Issuu on Google+

11

SUNDAY DECEMBER 6

HEALTH DEBATE

THE DOCTOR DR CINDY PAN

T

here has been much conjecture and numerous studies regarding the safety of mobile phones, in particular the potential hazards of exposure to electromagnetic radiation from handsets and base stations. The consensus of the World Health Organization (WHO) and global medical and scientific communities is there is no substantial evidence of an increased risk of cancer or other adverse health effects. However, we should err on the side of caution by keeping mobile calls short, using hands-free kits and only allowing children to use mobiles in emergencies, as their brains are still developing and their skulls are thinner, making them potentially more vulnerable to adverse effects from penetrating radio waves.

IS MOBILE PHONE USE SAFE? While most of the debate around the safety of mobiles has centred on the dangers of exposure to radiation and motor vehicle accidents if mobiles are used while driving, it should also be noted that having a mobile phone for communication in case of emergency is a safety and rescue tool which can save lives. Mobile phones are safe if used prudently and sparingly by adults who heed the safety warnings of not talking or texting while driving, turning phones off during sleep and keeping talk times to sensible levels. Also, check the specific absorption rate (SAR) rating of any phone you purchase. The SAR is the rate at which radiation is absorbed by the body and varies from one handset to another. All mobile phones must pass certain safety requirements, but it makes sense to buy one with a SAR value that is in a lower range.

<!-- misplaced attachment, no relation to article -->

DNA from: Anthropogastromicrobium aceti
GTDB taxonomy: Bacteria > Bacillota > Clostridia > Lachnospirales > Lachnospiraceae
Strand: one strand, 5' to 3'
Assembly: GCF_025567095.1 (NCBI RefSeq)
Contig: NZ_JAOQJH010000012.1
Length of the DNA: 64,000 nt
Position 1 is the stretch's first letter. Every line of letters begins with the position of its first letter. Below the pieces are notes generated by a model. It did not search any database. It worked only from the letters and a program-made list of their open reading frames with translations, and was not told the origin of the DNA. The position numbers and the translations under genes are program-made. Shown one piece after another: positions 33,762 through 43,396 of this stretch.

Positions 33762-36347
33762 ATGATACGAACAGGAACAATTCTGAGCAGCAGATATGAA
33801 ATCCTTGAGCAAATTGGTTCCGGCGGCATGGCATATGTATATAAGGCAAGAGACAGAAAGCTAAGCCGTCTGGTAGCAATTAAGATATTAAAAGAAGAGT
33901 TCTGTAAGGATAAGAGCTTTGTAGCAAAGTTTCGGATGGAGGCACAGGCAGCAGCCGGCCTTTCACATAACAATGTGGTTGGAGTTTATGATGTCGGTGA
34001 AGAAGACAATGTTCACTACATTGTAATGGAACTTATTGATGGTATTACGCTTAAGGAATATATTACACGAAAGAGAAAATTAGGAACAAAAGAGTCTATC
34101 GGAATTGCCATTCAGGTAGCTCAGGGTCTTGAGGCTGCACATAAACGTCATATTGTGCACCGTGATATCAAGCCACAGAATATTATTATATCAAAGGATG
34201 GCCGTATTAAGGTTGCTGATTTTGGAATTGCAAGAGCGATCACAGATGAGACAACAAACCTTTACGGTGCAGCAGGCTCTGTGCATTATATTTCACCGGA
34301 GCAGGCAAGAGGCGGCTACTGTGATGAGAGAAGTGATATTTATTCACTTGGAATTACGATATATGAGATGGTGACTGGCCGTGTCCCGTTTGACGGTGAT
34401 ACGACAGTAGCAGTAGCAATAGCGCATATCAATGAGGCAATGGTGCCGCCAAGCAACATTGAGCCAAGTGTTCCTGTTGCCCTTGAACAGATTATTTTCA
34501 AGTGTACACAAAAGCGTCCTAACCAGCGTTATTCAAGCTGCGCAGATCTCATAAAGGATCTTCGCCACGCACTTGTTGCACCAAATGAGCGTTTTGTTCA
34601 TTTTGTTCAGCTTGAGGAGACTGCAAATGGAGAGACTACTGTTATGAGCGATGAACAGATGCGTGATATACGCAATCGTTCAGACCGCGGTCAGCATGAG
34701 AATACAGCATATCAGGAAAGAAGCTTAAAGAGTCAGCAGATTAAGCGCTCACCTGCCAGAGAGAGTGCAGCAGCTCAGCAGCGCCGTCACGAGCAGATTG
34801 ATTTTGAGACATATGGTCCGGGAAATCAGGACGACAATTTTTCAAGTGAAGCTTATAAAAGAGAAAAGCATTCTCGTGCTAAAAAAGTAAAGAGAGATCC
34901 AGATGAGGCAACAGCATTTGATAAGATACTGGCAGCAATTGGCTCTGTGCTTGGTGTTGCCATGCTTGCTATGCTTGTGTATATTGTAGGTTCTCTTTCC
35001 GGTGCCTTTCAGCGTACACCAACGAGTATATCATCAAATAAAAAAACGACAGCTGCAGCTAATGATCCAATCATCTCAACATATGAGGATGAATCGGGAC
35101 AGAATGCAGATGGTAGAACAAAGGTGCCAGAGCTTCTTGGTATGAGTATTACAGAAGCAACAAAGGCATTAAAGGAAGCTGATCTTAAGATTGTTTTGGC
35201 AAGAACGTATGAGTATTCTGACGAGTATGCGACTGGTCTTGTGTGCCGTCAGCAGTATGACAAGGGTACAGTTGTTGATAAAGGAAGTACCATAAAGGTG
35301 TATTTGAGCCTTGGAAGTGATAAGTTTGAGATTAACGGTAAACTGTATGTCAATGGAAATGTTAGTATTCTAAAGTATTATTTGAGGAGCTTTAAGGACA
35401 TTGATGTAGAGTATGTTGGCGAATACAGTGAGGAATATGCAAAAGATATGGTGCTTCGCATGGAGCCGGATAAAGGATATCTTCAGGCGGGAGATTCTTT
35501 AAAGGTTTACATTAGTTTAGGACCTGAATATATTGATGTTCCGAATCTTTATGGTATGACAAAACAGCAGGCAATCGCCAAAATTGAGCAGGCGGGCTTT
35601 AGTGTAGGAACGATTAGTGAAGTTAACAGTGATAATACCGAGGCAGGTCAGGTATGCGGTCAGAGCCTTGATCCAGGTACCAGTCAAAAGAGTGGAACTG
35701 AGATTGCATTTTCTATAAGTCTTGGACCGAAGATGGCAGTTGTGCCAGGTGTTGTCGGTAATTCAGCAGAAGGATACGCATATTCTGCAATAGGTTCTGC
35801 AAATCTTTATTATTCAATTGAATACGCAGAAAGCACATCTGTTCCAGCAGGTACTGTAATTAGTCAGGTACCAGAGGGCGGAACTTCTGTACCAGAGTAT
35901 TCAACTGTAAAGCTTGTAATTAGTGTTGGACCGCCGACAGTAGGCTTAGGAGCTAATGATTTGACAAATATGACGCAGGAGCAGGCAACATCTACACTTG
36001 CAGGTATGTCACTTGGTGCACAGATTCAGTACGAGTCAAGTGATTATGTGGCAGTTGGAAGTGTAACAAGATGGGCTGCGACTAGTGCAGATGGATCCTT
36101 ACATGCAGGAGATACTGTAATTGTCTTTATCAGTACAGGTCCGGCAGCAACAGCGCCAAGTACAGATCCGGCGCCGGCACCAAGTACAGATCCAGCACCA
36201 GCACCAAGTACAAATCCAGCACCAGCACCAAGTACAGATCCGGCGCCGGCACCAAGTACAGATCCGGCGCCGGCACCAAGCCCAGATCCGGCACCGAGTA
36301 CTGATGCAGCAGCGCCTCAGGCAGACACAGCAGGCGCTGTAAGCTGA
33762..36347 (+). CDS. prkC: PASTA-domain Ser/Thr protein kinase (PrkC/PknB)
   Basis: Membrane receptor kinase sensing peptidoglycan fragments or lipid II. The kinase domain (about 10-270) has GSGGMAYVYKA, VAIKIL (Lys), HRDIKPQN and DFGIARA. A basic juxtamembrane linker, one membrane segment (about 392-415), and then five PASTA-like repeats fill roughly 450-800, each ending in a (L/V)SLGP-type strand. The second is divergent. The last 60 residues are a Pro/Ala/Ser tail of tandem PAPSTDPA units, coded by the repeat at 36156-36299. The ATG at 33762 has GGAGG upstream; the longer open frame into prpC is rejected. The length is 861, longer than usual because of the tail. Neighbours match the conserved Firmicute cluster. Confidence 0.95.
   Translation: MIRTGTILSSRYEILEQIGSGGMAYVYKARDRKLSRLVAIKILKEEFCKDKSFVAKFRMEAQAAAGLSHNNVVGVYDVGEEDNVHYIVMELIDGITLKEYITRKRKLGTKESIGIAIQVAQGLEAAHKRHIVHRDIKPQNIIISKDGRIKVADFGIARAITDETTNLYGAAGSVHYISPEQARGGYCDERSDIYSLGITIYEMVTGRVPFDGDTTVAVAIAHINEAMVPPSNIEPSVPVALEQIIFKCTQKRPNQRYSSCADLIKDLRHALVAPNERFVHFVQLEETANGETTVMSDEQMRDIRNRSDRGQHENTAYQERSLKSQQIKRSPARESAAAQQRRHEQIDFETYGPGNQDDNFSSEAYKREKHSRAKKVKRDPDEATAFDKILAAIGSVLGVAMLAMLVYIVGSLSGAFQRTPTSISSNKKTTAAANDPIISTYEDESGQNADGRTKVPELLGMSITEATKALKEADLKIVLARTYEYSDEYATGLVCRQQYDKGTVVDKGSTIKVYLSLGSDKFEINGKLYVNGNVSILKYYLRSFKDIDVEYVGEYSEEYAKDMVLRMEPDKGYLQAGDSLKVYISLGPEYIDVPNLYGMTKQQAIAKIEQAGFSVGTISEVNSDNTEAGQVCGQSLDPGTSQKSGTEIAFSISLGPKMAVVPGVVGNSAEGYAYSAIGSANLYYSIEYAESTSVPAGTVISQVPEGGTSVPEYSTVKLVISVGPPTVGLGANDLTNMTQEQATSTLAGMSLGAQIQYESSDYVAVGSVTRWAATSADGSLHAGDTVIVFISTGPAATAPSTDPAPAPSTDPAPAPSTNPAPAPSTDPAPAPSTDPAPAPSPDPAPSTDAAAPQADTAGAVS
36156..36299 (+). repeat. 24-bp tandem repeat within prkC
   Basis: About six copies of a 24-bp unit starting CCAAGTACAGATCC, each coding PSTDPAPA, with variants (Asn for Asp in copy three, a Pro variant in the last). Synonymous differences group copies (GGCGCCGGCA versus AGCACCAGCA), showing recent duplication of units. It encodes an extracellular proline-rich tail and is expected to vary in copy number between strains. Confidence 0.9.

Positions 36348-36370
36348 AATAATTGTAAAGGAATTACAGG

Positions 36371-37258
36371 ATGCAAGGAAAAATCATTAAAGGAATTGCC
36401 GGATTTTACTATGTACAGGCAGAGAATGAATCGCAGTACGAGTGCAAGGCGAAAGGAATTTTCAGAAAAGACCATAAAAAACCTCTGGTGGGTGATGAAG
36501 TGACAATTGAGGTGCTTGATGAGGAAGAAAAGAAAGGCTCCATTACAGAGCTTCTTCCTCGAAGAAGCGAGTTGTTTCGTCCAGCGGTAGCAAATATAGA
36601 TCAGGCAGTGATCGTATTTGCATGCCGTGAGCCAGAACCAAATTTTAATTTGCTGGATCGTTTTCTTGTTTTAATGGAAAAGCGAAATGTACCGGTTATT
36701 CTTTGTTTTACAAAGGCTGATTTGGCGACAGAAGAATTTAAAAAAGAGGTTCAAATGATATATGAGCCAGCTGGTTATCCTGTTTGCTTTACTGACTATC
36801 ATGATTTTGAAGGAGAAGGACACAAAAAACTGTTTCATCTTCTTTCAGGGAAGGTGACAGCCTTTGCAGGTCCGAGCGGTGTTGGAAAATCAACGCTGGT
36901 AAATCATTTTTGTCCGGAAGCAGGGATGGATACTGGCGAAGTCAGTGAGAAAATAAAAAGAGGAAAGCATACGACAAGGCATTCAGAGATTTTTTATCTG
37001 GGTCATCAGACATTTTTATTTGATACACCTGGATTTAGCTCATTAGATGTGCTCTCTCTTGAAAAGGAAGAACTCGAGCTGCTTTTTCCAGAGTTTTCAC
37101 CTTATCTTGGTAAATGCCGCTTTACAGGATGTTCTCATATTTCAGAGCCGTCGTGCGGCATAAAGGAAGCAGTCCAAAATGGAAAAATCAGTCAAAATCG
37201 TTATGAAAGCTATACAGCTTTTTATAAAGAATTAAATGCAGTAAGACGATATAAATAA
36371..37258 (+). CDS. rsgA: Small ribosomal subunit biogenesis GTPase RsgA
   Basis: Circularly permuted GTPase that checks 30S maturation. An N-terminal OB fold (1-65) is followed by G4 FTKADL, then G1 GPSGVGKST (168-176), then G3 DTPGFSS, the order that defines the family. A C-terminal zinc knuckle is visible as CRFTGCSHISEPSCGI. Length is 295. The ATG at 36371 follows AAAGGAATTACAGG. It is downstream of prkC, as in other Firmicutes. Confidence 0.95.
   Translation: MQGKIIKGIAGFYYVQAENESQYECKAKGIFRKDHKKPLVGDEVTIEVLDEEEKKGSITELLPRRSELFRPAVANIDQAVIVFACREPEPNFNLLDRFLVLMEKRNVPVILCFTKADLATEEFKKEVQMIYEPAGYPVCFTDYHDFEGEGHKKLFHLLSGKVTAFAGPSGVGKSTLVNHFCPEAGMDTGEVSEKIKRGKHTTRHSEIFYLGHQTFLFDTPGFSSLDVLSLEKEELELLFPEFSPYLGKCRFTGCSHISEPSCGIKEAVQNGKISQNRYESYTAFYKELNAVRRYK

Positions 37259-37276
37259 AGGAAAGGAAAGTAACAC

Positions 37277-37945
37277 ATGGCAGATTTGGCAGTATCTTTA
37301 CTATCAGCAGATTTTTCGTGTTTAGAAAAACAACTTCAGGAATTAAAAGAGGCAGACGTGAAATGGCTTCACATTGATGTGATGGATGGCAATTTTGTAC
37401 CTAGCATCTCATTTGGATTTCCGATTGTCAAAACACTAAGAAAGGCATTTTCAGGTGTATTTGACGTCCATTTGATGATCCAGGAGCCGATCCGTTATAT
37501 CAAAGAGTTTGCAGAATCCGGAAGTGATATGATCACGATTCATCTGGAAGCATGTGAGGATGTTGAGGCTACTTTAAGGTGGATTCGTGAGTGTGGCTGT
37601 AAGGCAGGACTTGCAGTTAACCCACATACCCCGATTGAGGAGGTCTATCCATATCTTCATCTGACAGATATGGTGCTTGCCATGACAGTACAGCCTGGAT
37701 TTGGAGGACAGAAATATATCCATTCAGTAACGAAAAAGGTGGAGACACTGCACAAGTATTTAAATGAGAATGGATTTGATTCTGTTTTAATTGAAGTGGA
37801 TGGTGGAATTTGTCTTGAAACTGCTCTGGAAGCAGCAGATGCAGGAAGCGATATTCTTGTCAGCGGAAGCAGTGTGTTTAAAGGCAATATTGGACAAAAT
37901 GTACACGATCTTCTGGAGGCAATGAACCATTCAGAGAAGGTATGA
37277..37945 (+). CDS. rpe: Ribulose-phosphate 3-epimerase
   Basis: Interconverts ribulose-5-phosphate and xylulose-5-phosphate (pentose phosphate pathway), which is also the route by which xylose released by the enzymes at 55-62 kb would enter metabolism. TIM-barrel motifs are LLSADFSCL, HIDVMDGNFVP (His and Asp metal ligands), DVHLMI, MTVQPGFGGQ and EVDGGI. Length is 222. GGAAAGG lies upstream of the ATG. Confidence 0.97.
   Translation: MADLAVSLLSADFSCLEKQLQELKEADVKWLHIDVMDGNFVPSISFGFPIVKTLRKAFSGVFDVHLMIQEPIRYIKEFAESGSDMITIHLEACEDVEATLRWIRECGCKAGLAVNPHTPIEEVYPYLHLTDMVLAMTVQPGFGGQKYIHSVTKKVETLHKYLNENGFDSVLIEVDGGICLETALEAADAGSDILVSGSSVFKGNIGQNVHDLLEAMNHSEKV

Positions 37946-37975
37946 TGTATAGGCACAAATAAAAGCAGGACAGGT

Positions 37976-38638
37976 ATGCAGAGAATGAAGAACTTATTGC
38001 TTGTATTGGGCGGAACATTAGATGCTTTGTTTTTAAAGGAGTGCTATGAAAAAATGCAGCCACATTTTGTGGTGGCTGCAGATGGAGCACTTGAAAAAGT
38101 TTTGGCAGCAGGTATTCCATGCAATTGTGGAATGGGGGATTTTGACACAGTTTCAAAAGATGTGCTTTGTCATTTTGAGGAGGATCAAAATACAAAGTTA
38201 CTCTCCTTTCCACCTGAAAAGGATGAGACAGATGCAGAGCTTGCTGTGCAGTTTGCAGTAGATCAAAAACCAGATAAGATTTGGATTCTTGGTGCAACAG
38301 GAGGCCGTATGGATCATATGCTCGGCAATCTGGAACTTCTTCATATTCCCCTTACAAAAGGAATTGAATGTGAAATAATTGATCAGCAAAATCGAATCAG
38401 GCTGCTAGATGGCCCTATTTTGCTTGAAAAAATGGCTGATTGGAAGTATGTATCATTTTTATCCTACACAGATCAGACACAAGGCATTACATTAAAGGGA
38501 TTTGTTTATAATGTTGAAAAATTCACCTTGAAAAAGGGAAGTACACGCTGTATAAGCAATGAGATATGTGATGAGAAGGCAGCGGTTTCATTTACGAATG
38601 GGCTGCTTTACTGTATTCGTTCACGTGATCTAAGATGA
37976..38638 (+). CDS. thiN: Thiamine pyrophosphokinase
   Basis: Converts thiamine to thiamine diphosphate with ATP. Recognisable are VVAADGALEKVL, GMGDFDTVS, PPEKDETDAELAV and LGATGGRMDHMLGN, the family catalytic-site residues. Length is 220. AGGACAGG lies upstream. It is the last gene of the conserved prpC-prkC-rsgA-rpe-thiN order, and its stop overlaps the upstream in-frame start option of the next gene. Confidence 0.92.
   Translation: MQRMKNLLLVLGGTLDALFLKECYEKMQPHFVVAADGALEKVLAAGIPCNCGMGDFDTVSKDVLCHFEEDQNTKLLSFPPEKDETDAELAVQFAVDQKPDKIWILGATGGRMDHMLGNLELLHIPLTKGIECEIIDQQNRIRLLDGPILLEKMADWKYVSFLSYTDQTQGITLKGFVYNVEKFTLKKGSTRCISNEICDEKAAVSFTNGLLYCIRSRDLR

■ Dr Cindy Pan has had over 10 years of clinical practice experience. Her books include Pandora’s Box: Lifting The Lid On Life’s Little Nasties (HarperCollins) and Playing Hard To Get (HarperCollins). She appears on television, lectures and speaks about all aspects of health, relationships and wellbeing.

I

t is too early to say whether mobiles are safe in the long term. There has been considerable research into this topic, so you can wait until researchers can conclusively state that it causes a disease process or you can heed warning signs. For something to be conclusive, it typically has to endure longitudinal studies. And don’t forget that mobile base stations are also a concern, especially their proximity to where you live. A few important facts: radio waves at their current guideline levels can cause a change in brain activity, although it is not known why; all experts agree that we must limit the use of mobiles by young children. Some interesting findings: laboratory tests on mice have shown radiation from mobile phones can have an adverse effect on their overall health; a Finnish study suggested

THE NATUROPATH LEAH HECHTMAN electromagnetic radiation did affect human brain tissue. Another study, by scientists in Sweden, claimed to have found a link between analogue mobile phones and brain tumours. You can minimise your exposure to radio waves in the following ways: only make short calls and only use a mobile phone when necessary; children should only use mobiles if it is absolutely necessary; find out the specific absorption rate (SAR) of your mobile; keep your mobile phone away from your body when it is in standby mode; only use your phone when the reception is strong. Weak reception causes the phone to use more energy to communicate with the base station. If possible, use a mobile phone that has an external antenna. This keeps radio waves as far from your head as possible.

■ Leah Hechtman is a naturopath and fertility specialist. She is a lecturer, author, researcher and industry consultant and has her own clinical practice in Sydney, NSW. She specialises in fertility, reproductive and psychological health. For more information visit www.naturalhealthfertility.com

Sonia Kruger


Safety_of_Mobile_Phones